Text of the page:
The debate between Creationism and Evolution heats up the Scarborough stage in Inherit the Wind
The Scarborough Players take on the classic story, Inherit the Wind, by Jerome Lawrence and Robert E. Lee, a tale that evaluates the ongoing debate between the theory of evolution and Christian dogma. This fictionalized dramatization of the Scopes “Monkey” trial in 1925 puts a school teacher, Bertram Cates (Josh Mott), to trial for teaching his class Darwin’s Theory of Evolution which violates Christian state law. The story boils down to one debate, one that’s still argued out to this day, progressive science vs. the Bible.
The focal point of this story exists between Matthew Harrison Brady (Mike Woodbridge), a three-time presidential candidate and attorney who lives and breathes the words of the Scripture and is sworn against the plague of “evil-utionists” and Henry Drummond (Greg Nowlan) who was once Brady’s friend and political colleague, now staunch Darwinist and advocate for modern and evolved thinking. As these two represent the vocal aspect of this debate, the rest of the Hillsboro citizens as well as Cates and Rachel Brown (Cassandra Guthrie), fellow schoolteacher and Cates’ friend, also the minister’s daughter, stand by and shout their support – in the form of hails and hossanas – for the rather biased side they support.
Accompanying me to this performance was my housemate Sara, a reformed Catholic now proud Atheist, who has been caught up in this debate for many years of her life. Her background led to the retelling of this story, affecting her in a more personal way than it did for me. Where I was raised in a more progressive environment, the utterly backwards belief of “because the Bible says, therefore it must be so” approach to everything dragged on my frustration levels. Watching the second half of the performance which dealt with the the trial and the round about arguing in which Drummond places Brady on the witness stand as the biblical expert – when all of his scientific experts were denied the chance to testify – left me increasingly aggravated.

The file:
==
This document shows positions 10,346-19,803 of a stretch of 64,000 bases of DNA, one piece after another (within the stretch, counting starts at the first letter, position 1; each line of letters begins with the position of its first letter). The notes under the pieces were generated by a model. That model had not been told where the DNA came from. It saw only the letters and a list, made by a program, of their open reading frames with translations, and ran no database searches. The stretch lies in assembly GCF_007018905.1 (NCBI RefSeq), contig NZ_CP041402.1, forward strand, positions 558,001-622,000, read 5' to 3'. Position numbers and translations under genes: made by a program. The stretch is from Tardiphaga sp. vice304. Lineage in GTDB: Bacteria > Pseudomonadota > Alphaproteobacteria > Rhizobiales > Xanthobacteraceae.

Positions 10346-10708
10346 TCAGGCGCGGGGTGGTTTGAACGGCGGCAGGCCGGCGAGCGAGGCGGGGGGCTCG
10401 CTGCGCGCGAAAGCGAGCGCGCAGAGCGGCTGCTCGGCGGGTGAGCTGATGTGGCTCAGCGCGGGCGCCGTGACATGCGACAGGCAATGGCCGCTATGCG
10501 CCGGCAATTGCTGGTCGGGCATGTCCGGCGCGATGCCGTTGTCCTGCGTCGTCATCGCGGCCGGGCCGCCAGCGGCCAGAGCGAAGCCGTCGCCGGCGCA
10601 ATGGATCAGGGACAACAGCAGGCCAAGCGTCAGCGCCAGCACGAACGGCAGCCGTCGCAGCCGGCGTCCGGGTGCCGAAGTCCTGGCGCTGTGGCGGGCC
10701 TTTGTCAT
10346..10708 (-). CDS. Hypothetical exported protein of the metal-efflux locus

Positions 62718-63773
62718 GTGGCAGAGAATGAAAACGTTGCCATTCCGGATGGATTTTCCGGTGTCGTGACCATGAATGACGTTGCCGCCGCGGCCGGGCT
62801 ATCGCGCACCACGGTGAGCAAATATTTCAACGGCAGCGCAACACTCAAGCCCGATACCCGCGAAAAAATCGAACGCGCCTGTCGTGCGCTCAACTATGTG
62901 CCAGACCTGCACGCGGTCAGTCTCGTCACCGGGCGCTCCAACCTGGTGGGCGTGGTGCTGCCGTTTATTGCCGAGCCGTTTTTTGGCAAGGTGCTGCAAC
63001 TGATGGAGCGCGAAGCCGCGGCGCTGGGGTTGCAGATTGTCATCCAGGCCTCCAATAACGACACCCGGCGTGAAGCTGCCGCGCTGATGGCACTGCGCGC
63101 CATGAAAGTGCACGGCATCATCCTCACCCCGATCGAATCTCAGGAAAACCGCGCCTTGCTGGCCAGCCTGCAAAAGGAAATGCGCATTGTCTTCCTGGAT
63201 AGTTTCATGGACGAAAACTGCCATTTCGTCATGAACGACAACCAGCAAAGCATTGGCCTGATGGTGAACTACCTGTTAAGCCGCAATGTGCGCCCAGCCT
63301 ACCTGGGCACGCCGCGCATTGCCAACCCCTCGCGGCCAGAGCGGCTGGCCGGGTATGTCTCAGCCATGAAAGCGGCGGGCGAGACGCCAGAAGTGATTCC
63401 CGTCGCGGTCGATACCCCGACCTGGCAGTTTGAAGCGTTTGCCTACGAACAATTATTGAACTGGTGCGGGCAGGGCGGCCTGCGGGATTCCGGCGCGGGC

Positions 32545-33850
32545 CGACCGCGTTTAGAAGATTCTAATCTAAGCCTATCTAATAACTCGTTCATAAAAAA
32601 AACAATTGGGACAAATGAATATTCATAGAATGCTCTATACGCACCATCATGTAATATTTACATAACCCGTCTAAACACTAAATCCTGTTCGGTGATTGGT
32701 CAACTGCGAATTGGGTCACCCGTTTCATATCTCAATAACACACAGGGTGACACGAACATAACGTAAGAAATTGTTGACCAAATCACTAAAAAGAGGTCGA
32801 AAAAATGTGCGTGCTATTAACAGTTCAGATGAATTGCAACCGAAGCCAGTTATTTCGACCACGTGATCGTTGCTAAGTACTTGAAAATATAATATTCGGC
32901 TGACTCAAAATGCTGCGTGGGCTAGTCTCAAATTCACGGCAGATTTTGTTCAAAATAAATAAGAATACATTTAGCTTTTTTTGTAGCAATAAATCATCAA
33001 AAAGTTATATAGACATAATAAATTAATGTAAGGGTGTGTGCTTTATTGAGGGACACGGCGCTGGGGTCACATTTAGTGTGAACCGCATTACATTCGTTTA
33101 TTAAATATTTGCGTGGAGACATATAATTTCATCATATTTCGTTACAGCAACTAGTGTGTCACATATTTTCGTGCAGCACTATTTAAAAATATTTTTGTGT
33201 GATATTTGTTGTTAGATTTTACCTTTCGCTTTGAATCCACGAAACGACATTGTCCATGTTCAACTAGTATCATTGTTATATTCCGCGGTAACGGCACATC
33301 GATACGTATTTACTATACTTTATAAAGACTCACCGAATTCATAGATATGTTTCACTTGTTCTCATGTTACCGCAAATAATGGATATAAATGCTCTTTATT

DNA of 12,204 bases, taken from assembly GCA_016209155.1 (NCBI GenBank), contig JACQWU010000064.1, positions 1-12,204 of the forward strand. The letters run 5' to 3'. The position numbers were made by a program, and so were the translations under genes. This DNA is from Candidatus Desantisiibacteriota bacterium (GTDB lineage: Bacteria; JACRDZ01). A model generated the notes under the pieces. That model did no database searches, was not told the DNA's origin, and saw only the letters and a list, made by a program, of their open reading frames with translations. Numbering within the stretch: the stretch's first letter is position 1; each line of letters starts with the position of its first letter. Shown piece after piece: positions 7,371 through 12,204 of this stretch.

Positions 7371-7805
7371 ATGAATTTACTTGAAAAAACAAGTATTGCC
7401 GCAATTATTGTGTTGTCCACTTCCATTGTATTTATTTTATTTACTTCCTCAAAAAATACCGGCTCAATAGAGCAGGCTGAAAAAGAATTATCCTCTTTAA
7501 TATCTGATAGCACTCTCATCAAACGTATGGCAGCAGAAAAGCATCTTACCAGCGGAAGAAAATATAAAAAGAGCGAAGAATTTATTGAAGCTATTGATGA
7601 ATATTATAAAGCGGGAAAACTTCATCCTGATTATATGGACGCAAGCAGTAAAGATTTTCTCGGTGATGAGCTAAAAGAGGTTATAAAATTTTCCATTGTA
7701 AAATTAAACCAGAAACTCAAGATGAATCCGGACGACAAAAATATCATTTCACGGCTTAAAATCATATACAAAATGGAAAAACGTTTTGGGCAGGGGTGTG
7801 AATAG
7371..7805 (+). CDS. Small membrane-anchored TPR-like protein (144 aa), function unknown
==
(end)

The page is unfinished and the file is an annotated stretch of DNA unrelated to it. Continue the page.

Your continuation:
Sara pointed out the young boy Howard (Cara Robinson), one of Cates’ students, and his progression towards free thinking and how she admired his progression throughout the story. From the beginning where he shoved a worm into little Melinda’s (Sarah Unan) face declaring that evolution taught him that humans evolved from the primordial goo that also contained other earthly creatures like worms, to his testimony during the trial explaining the lessons he learned from Cates and how such a revelation wasn’t appalling to him; Sara saw him as the representation of modern free thinking, and her world view embodied.
The performance is incredibly well done, the passion and frustrations ring true to the audience because it is still a very relevant debate today. The performance is bound to spark heated debate and discussion and therefore, the cast and crew have succeeded in their goal.
- Inherit the Wind is playing at the Scarborough Village Theatre (3600 Kingston Road) till April 20, 2013.
- Performances run April 4-6, 11-13, and 18-20 at 8 pm with a matinee showing on April 14 at 2 pm.
- Tickets are $18.
- Tickets can be purchased online or by phone at 416-267-9292.
Photo of Greg Nowlan, Josh Mott, Cassandra Guthrie, and Mike Woodbridge by Sean Howard.
One thought on “Review: Inherit the Wind (Scarborough Players)”
Excellent critique & so inspiring for Scarborough Players. Thank you so much.
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